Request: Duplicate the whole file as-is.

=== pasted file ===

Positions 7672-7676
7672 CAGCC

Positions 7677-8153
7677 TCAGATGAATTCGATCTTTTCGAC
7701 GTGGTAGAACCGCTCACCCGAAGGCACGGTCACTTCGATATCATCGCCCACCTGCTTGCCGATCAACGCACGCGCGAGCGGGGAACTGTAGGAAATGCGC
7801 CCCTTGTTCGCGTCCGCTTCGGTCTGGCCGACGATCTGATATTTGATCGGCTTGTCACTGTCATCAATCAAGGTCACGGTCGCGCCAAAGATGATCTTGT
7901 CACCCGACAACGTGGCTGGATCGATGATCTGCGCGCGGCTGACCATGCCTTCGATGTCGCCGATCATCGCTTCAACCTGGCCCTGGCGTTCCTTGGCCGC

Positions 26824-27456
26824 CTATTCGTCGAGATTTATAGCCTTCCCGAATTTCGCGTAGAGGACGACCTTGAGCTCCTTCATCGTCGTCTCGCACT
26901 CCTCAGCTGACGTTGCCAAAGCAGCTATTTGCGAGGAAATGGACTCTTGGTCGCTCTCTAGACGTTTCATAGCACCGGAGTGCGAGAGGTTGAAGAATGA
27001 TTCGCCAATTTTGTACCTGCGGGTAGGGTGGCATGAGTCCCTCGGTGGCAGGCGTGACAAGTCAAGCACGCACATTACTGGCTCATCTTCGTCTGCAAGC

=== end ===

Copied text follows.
Positions 7672-7676
7672 CAGCC

Positions 7677-8153
7677 TCAGATGAATTCGATCTTTTCGAC
7701 GTGGTAGAACCGCTCACCCGAAGGCACGGTCACTTCGATATCATCGCCCACCTGCTTGCCGATCAACGCACGCGCGAGCGGGGAACTGTAGGAAATGCGC
7801 CCCTTGTTCGCGTCCGCTTCGGTCTGGCCGACGATCTGATATTTGATCGGCTTGTCACTGTCATCAATCAAGGTCACGGTCGCGCCAAAGATGATCTTGT
7901 CACCCGACAACGTGGCTGGATCGATGATCTGCGCGCGGCTGACCATGCCTTCGATGTCGCCGATCATCGCTTCAACCTGGCCCTGGCGTTCCTTGGCCGC

Positions 26824-27456
26824 CTATTCGTCGAGATTTATAGCCTTCCCGAATTTCGCGTAGAGGACGACCTTGAGCTCCTTCATCGTCGTCTCGCACT
26901 CCTCAGCTGACGTTGCCAAAGCAGCTATTTGCGAGGAAATGGACTCTTGGTCGCTCTCTAGACGTTTCATAGCACCGGAGTGCGAGAGGTTGAAGAATGA
27001 TTCGCCAATTTTGTACCTGCGGGTAGGGTGGCATGAGTCCCTCGGTGGCAGGCGTGACAAGTCAAGCACGCACATTACTGGCTCATCTTCGTCTGCAAGC